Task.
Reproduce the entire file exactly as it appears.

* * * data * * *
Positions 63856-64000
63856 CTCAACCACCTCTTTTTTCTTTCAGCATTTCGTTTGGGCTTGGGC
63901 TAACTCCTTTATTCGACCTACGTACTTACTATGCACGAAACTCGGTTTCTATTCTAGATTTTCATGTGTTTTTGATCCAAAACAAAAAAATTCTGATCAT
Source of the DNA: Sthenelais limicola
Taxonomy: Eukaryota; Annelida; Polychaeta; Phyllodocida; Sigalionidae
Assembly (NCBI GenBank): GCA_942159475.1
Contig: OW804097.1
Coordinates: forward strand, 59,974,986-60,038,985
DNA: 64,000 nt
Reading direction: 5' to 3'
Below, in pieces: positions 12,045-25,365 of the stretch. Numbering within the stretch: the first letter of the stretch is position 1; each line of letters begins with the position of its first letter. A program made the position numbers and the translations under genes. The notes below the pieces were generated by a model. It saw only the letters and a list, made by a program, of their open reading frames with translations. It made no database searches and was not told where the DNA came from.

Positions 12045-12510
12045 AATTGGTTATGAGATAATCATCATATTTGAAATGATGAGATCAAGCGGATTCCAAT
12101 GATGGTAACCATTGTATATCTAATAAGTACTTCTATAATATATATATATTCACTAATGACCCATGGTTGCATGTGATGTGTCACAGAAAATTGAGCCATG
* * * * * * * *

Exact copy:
Positions 63856-64000
63856 CTCAACCACCTCTTTTTTCTTTCAGCATTTCGTTTGGGCTTGGGC
63901 TAACTCCTTTATTCGACCTACGTACTTACTATGCACGAAACTCGGTTTCTATTCTAGATTTTCATGTGTTTTTGATCCAAAACAAAAAAATTCTGATCAT
Source of the DNA: Sthenelais limicola
Taxonomy: Eukaryota; Annelida; Polychaeta; Phyllodocida; Sigalionidae
Assembly (NCBI GenBank): GCA_942159475.1
Contig: OW804097.1
Coordinates: forward strand, 59,974,986-60,038,985
DNA: 64,000 nt
Reading direction: 5' to 3'
Below, in pieces: positions 12,045-25,365 of the stretch. Numbering within the stretch: the first letter of the stretch is position 1; each line of letters begins with the position of its first letter. A program made the position numbers and the translations under genes. The notes below the pieces were generated by a model. It saw only the letters and a list, made by a program, of their open reading frames with translations. It made no database searches and was not told where the DNA came from.

Positions 12045-12510
12045 AATTGGTTATGAGATAATCATCATATTTGAAATGATGAGATCAAGCGGATTCCAAT
12101 GATGGTAACCATTGTATATCTAATAAGTACTTCTATAATATATATATATTCACTAATGACCCATGGTTGCATGTGATGTGTCACAGAAAATTGAGCCATG